Aims: During sepsis, macrophages are alternatively activated toward an M2-like phenotype on contact with apoptotic cells (ACs) or their secretion products. Simultaneously, NADPH oxidase-dependent reactive oxygen species (ROS) formation is attenuated, thus contributing to immune paralysis. However, the exact mechanism remains elusive. Here, we provide mechanistic insights into diminished mRNA stability of the NADPH oxidase Nox2 on macrophage M2 polarization and therefore reduced ROS formation in sepsis.
Results: Murine J774A.1 macrophages were stimulated with conditioned medium (CM) of apoptotic T cells, which reduced Nox2 mRNA and protein expression, consequently decreasing ROS production. An mRNA pulldown approach coupled to mass spectrometry analysis identified the RNA-binding protein SYNCRIP attached to the Nox2 mRNA 3' untranslated region (3'UTR). The binding of SYNCRIP to the 3'UTR of Nox2 mRNA is attenuated after treatment with CM of apoptotic T cells, followed by Nox2 mRNA destabilization. In in vivo models of polymicrobial sepsis such as cecal ligation and puncture, SYNCRIP was strongly downregulated, which was associated with a decreased Nox2 expression in peritoneal macrophages.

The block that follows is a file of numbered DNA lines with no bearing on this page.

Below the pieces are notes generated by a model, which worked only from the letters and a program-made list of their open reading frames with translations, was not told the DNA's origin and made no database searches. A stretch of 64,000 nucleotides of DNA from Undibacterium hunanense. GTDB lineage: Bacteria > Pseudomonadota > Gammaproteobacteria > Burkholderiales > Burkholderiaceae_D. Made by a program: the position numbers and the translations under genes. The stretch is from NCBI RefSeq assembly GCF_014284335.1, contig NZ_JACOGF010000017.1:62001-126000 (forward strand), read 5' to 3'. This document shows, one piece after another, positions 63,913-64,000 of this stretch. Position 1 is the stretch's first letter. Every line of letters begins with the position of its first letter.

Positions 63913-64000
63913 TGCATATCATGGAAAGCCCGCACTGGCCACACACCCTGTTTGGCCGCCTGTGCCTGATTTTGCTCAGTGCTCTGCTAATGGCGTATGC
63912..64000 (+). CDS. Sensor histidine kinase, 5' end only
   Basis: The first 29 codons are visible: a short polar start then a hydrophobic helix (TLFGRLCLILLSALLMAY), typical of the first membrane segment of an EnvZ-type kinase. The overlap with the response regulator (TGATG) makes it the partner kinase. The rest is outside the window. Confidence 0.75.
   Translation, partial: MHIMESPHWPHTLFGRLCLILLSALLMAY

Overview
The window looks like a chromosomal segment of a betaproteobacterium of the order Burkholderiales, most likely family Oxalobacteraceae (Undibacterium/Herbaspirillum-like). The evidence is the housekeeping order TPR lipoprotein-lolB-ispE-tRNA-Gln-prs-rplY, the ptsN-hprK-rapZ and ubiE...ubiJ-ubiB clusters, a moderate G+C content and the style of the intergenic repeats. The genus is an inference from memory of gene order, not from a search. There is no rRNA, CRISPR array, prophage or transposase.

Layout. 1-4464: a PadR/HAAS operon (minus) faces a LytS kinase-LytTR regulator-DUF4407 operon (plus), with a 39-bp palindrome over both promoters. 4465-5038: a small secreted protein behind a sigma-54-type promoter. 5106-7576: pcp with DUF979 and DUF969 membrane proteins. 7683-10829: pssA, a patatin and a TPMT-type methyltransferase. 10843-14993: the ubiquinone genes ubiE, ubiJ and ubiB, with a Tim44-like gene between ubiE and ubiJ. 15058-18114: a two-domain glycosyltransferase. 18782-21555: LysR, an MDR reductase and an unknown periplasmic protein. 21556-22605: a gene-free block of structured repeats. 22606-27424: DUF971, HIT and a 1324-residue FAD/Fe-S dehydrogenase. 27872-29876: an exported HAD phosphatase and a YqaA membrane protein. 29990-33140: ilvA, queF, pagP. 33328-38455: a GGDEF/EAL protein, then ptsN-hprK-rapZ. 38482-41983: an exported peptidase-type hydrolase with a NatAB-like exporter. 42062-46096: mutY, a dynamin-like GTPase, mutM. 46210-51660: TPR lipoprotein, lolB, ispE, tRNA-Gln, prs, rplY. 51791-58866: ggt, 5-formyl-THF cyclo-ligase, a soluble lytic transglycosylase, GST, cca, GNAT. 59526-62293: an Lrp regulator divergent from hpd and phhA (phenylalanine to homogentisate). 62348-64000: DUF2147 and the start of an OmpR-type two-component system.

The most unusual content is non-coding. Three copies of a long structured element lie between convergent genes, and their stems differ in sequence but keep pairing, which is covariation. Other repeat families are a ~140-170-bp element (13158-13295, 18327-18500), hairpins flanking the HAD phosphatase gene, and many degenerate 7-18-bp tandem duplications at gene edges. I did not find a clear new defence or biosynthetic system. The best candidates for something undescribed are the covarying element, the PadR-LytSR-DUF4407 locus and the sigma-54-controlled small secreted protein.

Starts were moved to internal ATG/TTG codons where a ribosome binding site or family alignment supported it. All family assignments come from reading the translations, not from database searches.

Innovation: Downregulation of SYNCRIP in macrophages after contact to material of ACs destabilized Nox2 mRNA and impaired ROS formation, thereby contributing to an M2 phenotype shift of macrophages in sepsis.
Conclusion: M2 polarization of macrophages in sepsis results in an attenuated SYNCRIP binding to the 3'UTR of Nox2 mRNA, destabilizing Nox2 mRNA abundance and expression. Consequently, ROS formation needed to fight against recurrent infections is impaired. In conclusion, SYNCRIP-regulated Nox2 mRNA degradation mediates the hypoinflammatory phase of sepsis.